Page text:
Rome-based Russian-language poet and prose writer Alexandra Petrova discusses her recent novel, Appendix, which explores the ins and outs of migration / immigration / emigre existence against the background of the Eternal City — her adopted home and that of millions of immigrants stretching from yesterday’s Libyan refugees to luminaries of the ancient world.
Alexandra Petrova was born in St. Petersburg when it still was called Leningrad. She studied Russian language and literature at the University of Tartu. In 1993 she immigrated to Jerusalem, where she studied art history at Hebrew University. Since 1998 she has lived in Rome.
She is the author of three volumes of poetry: Point of Detachment [Liniia otryva] (1994), Residence Permit or A View on Existence [Vid na zhitel’stvo] (1999), with an introduction by Alexandr Goldshtejn (1999) and Only the Trees [Tolko derevia], with an introduction by Stephanie Sandler (2008). She has also published Dolly’s Shepherds [Pastukhi Dolly] a philosophical operetta in ten acts (2001). In 2016 she published a novel, Appendix. She has written essays on contemporary art and literary criticism, translated from Italian poetry for magazines and t he philosopher Paolo Virno’s Grammatica della moltitudine. Per una analisi delle forme di vita contemporanee (2003).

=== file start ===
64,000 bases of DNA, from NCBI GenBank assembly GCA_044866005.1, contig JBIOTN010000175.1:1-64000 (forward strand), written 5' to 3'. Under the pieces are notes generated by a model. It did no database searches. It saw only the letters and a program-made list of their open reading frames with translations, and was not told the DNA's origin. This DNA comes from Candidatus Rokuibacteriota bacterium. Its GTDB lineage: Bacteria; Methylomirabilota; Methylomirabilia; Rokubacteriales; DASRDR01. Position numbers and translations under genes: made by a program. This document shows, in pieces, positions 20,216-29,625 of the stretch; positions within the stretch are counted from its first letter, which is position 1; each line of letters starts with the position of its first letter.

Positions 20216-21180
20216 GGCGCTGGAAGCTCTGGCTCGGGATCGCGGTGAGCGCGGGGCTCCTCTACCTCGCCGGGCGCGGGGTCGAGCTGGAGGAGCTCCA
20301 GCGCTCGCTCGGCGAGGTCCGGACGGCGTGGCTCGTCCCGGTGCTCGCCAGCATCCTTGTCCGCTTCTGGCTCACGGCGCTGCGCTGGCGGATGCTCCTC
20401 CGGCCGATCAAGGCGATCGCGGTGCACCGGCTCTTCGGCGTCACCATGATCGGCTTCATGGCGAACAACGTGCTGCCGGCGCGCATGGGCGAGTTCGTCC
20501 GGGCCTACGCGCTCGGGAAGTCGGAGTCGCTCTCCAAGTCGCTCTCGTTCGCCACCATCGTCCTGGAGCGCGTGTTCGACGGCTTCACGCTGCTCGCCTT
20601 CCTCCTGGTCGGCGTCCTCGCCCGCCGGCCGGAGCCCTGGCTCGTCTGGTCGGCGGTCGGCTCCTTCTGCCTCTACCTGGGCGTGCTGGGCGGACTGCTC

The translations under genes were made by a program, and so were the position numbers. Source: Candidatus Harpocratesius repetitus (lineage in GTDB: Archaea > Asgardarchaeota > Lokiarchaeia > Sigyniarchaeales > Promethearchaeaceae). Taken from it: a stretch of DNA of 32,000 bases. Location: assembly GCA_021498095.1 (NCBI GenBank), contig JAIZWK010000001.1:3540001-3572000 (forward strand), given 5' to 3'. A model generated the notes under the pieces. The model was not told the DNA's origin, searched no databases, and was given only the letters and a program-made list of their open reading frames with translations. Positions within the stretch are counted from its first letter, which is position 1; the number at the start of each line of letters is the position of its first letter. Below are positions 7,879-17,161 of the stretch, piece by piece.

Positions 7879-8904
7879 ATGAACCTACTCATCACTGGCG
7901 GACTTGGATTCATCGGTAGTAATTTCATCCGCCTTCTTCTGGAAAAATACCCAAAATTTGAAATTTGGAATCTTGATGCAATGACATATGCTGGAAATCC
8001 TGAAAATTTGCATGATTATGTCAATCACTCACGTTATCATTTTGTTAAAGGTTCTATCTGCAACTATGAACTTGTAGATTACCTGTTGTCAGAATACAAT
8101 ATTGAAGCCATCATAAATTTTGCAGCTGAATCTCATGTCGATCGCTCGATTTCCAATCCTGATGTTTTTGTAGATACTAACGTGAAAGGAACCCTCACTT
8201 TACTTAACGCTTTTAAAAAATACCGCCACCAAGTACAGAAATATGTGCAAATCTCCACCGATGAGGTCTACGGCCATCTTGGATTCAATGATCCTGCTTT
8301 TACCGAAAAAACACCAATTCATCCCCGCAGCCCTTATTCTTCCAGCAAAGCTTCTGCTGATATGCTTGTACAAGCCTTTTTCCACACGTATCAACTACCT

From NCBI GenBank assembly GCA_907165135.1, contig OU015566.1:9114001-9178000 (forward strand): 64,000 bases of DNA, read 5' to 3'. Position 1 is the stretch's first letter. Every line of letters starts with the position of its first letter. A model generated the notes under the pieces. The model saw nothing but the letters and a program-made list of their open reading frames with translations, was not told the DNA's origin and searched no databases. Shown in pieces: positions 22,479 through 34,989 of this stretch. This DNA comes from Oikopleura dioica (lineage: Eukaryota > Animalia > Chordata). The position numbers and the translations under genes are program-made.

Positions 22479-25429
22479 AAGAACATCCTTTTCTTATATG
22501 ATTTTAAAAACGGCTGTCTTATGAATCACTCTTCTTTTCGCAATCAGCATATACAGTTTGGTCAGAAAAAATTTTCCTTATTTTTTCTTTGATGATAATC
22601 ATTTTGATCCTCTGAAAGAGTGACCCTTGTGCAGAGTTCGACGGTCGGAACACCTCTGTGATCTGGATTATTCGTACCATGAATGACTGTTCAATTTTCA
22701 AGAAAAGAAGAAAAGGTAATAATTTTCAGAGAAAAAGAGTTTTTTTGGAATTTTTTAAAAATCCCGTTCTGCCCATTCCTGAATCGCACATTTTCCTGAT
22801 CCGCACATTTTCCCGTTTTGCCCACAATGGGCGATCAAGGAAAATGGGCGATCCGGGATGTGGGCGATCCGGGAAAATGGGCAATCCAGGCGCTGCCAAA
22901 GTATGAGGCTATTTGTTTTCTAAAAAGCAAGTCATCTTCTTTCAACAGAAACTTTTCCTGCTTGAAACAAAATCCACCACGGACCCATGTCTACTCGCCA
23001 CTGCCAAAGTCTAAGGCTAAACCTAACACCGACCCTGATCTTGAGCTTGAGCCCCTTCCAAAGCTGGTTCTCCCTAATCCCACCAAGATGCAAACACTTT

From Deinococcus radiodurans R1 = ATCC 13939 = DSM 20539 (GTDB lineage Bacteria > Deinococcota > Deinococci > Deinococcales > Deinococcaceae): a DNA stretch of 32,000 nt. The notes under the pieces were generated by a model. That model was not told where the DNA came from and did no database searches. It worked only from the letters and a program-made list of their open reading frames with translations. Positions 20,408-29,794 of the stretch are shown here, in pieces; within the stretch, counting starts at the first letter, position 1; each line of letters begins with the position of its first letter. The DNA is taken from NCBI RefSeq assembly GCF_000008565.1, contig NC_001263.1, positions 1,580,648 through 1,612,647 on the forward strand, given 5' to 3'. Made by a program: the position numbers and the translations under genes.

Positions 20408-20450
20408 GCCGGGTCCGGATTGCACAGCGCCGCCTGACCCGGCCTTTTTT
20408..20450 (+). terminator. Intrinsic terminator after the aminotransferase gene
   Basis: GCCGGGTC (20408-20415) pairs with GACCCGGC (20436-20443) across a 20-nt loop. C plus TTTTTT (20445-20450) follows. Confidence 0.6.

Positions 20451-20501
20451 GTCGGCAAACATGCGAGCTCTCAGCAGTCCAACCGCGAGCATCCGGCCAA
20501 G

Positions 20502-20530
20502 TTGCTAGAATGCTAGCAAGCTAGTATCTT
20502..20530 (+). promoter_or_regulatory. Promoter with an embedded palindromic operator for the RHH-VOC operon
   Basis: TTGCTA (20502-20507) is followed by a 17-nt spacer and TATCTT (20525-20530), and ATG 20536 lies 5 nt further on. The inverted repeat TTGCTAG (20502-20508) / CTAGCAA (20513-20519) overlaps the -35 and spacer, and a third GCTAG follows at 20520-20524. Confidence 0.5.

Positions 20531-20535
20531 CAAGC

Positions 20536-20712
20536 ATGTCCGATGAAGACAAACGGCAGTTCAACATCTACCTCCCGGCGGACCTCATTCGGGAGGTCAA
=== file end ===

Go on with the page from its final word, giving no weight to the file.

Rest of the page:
Her works have appeared in leading Russian literary journals, such as Znamia, Zerkalo, Zvezda, NLO, as well as in many anthologies. She was short-listed for the Andrei Bely Prize for poetry in 1999 and 2008, and in 2016 she won it in the prose category for Appendix (also short-listed for the NOS Prize and included in the long-list for the Bolshaya kniga, Russkaja Premiya and Alexandr Piatigorsky Prizes). Petrova’s prose and poems have been the subject of much critical attention and have been translated into several languages.